Pet

Pet

Book - 2019
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In a near-future society that claims to have gotten rid of all monstrous people, a creature emerges from a painting seventeen-year-old Jam's mother created, a hunter from another world seeking a real-life monster.
Publisher: New York : Make Me a World, 2019
Edition: First edition
ISBN: 9780525647072
0525647074
Branch Call Number: YA FICTION Emezi
Characteristics: 204 pages ; 22 cm

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sjpl_rebekah Oct 30, 2019

After reading this book I am surprised that it is cataloged as YA Fiction. It really read like J Fiction to me. I had to keep reminding myself that the main character is seventeen, because her character seems much younger.

The setting is a sort of Utopia where the "monsters" have b... Read More »


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penelopegomez
Feb 04, 2020

I was really astonished by this book. I honestly had no idea what direction this book was going to go when I first started reading. At first I thought this book was placed in modern times, but as you continue reading you'll discover that that's not quite the case. In this book the main character Jam is a transgender girl, who is also deaf. This book starts off normally enough but all of a sudden a "Hunter" named Pet emerges from a painting. Pet claims that there is a monster living in Jam's best friends house. It is up to Jam and Pet to stop this monster from causing any more harm to children. The way that this character, Pet is described reminded me a lot of the soul reaper in the graphic novel "Death Note." Jam basically has her own invisible companion that nobody can see. He is described as a scary animal-like beast with wings. I really liked the fantastical elements set in this "modern" day setting. This book is honestly about the very hard topic of child abuse, but it was astonishing to see this subject talked about in this fantastical like way where I don't think it would be triggering to its readers. Akwaeke Emezi did an amazing job of shedding light on such a tough subject, in such a whimsical way as to not overwhelm her readers. I feel like this would be such a great book to discuss. 5out of 5 stars, I highly recommend it.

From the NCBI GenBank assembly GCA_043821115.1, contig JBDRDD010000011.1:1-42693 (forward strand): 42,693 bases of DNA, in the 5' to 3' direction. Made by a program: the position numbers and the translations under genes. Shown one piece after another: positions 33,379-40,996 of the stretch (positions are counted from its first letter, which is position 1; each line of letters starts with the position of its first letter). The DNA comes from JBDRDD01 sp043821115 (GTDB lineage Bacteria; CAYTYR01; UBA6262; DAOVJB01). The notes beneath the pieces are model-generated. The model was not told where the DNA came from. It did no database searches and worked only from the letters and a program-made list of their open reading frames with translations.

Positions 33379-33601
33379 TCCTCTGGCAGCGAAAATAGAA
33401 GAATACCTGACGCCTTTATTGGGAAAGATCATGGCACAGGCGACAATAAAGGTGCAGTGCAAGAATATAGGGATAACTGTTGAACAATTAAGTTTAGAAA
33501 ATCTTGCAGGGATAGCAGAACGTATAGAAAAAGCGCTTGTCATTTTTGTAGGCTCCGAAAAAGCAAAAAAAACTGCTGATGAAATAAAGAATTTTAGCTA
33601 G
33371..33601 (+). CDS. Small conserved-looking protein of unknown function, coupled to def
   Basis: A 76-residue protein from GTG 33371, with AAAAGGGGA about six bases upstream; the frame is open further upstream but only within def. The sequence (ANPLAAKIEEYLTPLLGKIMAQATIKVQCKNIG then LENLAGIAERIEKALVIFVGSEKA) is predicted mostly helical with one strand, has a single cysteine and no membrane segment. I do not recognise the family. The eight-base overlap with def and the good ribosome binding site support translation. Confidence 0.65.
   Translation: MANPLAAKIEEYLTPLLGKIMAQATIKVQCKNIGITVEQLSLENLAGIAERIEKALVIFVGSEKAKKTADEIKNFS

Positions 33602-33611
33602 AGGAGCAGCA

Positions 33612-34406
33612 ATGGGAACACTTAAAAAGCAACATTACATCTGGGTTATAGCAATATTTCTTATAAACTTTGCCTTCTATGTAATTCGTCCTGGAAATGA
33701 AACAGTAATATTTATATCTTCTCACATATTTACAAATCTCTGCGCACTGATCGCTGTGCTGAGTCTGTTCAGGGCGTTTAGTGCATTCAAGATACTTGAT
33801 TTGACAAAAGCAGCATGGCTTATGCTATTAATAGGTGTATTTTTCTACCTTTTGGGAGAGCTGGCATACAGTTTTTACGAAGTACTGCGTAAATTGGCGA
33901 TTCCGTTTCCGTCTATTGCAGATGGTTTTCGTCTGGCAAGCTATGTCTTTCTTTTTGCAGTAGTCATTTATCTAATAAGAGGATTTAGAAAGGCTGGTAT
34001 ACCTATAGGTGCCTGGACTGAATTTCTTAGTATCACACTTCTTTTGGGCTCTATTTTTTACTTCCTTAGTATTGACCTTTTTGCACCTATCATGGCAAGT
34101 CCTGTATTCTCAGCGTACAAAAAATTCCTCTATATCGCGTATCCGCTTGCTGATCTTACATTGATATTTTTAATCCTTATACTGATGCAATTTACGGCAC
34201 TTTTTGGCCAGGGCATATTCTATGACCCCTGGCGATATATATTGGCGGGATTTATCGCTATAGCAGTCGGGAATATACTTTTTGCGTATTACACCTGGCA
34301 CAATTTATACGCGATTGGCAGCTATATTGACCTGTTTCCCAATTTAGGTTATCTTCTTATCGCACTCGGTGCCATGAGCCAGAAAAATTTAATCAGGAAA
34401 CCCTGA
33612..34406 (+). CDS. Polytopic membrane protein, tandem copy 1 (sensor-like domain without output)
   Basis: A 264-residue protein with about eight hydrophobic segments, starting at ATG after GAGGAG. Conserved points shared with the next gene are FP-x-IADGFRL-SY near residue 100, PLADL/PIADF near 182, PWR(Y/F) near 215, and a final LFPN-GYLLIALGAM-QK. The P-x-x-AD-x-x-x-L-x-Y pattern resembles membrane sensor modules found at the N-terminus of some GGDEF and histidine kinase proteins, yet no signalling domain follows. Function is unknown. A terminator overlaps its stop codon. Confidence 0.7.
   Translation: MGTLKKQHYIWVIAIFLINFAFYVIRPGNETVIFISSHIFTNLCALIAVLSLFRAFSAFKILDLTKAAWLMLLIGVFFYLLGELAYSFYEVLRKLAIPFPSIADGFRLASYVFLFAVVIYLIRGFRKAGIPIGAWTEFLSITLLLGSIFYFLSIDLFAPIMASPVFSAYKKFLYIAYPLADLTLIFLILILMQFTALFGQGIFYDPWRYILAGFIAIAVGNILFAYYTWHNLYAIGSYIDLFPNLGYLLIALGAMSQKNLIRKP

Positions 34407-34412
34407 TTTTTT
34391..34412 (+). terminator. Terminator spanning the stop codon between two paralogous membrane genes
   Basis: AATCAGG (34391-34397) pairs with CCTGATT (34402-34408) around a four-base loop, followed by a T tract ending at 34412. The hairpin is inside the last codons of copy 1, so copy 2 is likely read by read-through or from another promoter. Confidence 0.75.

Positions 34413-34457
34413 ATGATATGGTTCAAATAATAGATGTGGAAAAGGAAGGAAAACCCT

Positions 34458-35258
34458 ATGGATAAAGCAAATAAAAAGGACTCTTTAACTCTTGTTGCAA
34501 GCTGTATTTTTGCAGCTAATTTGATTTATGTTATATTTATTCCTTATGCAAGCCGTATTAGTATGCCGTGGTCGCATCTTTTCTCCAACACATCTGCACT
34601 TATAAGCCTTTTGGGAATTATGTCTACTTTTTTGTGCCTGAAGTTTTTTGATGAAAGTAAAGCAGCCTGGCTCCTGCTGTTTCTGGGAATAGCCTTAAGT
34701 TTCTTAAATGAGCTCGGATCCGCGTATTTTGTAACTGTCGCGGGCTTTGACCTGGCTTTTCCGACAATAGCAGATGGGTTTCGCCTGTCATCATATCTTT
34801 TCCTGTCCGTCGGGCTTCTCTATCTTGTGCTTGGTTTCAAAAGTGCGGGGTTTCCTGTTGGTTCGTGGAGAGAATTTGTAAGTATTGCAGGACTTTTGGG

sjpl_rebekah Oct 30, 2019

After reading this book I am surprised that it is cataloged as YA Fiction. It really read like J Fiction to me. I had to keep reminding myself that the main character is seventeen, because her character seems much younger.

The setting is a sort of Utopia where the "monsters" have been eliminated and everyone treats each other nicely (or so they think). From the very first chapter I could have outlined the entire plot of the story. I can't say much more than what is in the synopsis without completely giving everything away, but I can tell you that the story follows a very predictable path.

I admire what the author is trying to do with this book - she is revealing the dangers of complacency and denial - but it is all overly simplified. The backstory as to how this "Utopia" setting was achieved is completely preposterous. Basically anyone and everyone who has ever committed an atrocity has supposedly been identified and imprisoned. Society has realized the error of their ways and all people are accepted regardless of their race, gender, sexual orientation, ableness, etc, etc., etc. This book was very short, but I honestly think it could have been shorter. This would have been a great short story for an anthology if all the repetitive filler was removed.

I generally enjoy books that employ elements of magical realism, but this one just wasn't for me.

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